I very much agreed with the Silva for Zab substitution too, as Silva was running on empty as was Richards, and West Brom were gaining traction down our right wing. Zab provided Richards with a bit more protection in theory by fitting in as a defensive right sided midfielder but in practice he let himself get beaten a few times.

Either way, the game finished 4-0 in a strong showing from City but somewhat complimented by a very disorganised West Brom team. West Brom setup to stop the flow of goals and snatch some through wing play but we dominated possession so much thanks to the "fluid third man" in midfield and the passing triangles formed down the wings that they barely had chance to attack us. When they did, our defence were up to the task with special props to Lescott for not only his aerial strength but also his clever shepherding of runners and his overall positioning. He's a crab in passing, but was our best defender.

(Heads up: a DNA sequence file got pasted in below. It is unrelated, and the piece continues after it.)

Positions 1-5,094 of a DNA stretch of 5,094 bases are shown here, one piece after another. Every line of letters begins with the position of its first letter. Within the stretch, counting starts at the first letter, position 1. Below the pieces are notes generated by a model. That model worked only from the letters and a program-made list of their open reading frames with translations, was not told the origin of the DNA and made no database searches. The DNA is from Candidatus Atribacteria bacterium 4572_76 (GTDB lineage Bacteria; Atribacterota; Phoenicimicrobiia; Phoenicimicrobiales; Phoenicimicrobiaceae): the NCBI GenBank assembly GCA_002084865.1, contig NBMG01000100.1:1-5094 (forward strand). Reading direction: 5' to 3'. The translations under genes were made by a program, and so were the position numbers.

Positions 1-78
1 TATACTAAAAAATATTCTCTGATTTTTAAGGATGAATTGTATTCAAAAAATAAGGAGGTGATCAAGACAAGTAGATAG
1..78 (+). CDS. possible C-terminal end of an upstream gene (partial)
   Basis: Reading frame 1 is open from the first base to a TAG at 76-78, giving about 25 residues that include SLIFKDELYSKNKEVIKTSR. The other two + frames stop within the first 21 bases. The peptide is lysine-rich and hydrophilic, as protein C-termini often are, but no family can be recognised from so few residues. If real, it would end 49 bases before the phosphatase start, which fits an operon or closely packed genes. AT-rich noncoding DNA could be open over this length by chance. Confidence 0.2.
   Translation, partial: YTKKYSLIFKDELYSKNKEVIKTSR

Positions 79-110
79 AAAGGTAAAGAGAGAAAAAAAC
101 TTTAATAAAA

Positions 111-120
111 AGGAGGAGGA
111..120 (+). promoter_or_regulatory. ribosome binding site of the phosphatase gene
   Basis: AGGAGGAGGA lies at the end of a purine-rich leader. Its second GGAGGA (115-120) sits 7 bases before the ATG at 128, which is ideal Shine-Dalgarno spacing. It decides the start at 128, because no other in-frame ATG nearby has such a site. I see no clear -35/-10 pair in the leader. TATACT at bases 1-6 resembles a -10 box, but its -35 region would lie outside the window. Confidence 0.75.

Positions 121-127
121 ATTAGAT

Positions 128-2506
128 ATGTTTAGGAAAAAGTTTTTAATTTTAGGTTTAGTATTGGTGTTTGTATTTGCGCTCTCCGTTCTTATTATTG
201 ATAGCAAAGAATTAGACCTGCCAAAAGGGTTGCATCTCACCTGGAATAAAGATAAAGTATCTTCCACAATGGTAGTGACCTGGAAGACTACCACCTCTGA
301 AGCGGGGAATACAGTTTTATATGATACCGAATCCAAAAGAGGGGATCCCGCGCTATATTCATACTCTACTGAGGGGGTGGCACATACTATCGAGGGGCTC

Barry the Binman was immense in his role and was certainly favoured by having a defensive player behind him in De Jong and an attacking player in front of him with the fluid four. Tevez had a good return and worked extremely well with Aguero. Nasri outside of his daydreaming linked up excellently with Barry read Aguero well for his assist, Silva wasn't quite back to his commanding best but this is more because of how supreme a player he is rather than poor performance. Richards and Clichy played as wingers the whole game and were a constant threat and I believe that Joe Hart performed a few cracking waves in an otherwise dull game for him.

Norwich will be very different from this.